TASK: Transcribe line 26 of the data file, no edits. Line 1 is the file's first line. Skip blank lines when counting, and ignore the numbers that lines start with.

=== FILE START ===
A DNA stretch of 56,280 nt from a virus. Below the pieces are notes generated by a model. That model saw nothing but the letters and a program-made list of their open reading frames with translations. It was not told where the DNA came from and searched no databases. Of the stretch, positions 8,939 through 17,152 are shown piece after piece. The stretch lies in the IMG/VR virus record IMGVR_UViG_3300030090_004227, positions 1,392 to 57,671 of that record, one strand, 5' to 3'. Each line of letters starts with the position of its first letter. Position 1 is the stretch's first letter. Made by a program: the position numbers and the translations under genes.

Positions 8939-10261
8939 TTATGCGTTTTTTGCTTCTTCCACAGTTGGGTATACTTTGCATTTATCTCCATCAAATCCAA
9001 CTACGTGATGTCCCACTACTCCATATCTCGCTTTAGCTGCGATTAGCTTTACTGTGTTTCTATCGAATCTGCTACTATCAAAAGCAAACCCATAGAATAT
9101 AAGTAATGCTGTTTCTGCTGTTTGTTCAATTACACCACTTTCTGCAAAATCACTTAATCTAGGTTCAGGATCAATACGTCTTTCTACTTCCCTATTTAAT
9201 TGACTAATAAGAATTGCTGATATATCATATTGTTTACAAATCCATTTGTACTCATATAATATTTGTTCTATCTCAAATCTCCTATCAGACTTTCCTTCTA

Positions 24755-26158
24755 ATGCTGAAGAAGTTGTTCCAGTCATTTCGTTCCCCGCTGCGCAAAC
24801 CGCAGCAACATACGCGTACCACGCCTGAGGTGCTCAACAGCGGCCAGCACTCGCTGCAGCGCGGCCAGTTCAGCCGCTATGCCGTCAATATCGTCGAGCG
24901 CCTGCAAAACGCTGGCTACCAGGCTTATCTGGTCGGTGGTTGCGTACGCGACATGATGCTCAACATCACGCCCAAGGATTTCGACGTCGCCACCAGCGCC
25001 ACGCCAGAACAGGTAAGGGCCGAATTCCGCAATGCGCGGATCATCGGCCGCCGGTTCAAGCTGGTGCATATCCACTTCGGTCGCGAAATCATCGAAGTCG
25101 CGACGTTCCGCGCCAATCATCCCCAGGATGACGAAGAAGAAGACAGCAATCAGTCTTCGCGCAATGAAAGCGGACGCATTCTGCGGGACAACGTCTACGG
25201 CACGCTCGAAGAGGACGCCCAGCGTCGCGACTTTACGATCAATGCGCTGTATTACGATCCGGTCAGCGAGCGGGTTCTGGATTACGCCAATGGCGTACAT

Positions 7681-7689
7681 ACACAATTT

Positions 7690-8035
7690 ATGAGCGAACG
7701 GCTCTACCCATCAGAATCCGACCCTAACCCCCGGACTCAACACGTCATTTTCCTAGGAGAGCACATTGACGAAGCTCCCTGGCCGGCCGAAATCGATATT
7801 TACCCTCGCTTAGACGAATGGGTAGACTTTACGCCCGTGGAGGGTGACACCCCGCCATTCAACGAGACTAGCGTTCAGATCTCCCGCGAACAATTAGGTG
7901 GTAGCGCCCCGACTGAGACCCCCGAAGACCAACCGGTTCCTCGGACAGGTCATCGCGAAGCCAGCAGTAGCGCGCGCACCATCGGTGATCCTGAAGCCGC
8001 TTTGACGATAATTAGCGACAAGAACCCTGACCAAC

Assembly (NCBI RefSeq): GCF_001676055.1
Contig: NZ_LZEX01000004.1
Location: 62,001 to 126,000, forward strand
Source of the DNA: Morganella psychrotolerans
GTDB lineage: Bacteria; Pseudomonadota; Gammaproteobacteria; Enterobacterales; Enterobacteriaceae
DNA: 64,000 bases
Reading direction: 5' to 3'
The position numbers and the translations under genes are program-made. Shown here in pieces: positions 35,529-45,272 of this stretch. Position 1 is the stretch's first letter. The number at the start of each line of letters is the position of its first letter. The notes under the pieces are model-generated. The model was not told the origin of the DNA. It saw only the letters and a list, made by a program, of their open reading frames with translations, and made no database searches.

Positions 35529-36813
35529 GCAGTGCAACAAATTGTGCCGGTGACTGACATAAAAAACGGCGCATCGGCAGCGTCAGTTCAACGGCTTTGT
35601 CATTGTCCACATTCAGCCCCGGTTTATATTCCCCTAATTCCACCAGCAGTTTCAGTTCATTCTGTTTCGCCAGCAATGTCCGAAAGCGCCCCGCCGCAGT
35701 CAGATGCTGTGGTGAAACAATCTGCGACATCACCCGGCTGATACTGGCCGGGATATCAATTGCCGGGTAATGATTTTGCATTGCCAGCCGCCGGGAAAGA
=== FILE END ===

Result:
GTDB lineage: Bacteria; Pseudomonadota; Gammaproteobacteria; Enterobacterales; Enterobacteriaceae